And that’s it!

Look, this won’t be the easiest thing to do as a JIRA admin. People can be very passionate about how they work, and if you are seen as messing with that, they can get upset. But remember that they are upset because they do care, so if you can show that you are willing to listen and work with them, it should help.

So I know everything else in the world has been going a little crazy right now. I really hope you all survived the transition and ramping up your teams to work remotely. I’ve been stuck at home anyways while I recover from the surgery, but even before that I’ve been a remote employee for some time, so it still business as normal for me. I can write a post on tips and tricks from working from home, but it’s all likely advice you’ve heard elsewhere already, so unless requested I don’t have a plan to write on that topic. But if you are interested, let me know!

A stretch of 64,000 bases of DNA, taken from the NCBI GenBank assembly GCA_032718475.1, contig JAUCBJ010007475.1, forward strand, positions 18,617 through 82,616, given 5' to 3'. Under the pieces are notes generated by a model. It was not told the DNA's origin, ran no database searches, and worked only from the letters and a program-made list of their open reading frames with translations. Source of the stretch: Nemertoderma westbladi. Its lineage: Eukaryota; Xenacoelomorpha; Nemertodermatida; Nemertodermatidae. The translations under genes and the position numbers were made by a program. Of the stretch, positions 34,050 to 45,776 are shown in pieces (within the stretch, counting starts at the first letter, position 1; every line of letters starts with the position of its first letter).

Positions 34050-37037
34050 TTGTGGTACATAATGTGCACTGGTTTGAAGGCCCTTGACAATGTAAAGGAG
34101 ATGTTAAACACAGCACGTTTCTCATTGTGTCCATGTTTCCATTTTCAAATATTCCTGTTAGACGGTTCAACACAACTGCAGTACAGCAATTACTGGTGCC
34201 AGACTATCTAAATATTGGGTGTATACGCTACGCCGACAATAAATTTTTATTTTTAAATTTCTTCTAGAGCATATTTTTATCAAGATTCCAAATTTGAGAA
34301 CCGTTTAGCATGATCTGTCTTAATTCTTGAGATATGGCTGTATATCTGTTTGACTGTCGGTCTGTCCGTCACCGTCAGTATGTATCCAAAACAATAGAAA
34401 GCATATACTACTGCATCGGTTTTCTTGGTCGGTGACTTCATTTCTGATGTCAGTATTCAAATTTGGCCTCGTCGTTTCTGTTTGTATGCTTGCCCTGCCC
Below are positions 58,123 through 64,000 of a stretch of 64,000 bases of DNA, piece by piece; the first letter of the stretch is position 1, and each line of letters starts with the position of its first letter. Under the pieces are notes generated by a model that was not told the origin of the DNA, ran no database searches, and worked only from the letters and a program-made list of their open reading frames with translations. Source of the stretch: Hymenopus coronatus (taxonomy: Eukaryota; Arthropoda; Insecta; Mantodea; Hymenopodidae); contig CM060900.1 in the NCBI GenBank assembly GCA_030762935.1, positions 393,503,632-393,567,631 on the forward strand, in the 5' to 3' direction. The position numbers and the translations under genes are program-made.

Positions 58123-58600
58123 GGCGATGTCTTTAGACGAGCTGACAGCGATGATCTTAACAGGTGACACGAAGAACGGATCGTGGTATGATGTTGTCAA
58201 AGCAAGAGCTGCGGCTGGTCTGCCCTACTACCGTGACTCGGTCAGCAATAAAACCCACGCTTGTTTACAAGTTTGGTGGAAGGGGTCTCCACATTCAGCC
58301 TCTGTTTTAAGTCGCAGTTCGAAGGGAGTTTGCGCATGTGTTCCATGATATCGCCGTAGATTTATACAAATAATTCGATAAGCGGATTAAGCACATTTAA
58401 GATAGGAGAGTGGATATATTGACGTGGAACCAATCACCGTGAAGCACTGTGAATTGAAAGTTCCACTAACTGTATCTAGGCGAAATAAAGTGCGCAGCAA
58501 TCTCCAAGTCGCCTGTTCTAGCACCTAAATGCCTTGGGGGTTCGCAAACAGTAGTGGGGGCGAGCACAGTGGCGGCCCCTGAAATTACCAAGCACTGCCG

Don’t forget you can subscribe to receive new posts from this blog via email! To subscribe, just put your email in the form below this post! We also have an officially Unofficial Atlassian Discord chat. Swing in, ask questions, and see what’s going on! https://discord.gg/mXuRsVu

But until next time, this is Rodney, asking “Have you updated your JIRA issues today?”

Spring Cleaning for Custom Fields

Well, I’m back…or at least upright. Thank you all for the well wishes I’ve received. As much as I hate not posting an actual article, I really did need the week off to recover. But now it’s time to get back to it. As I’ve stated, this week’s article was going to be a reader selected topic. It seems there was some demand for each, but the clear winner was…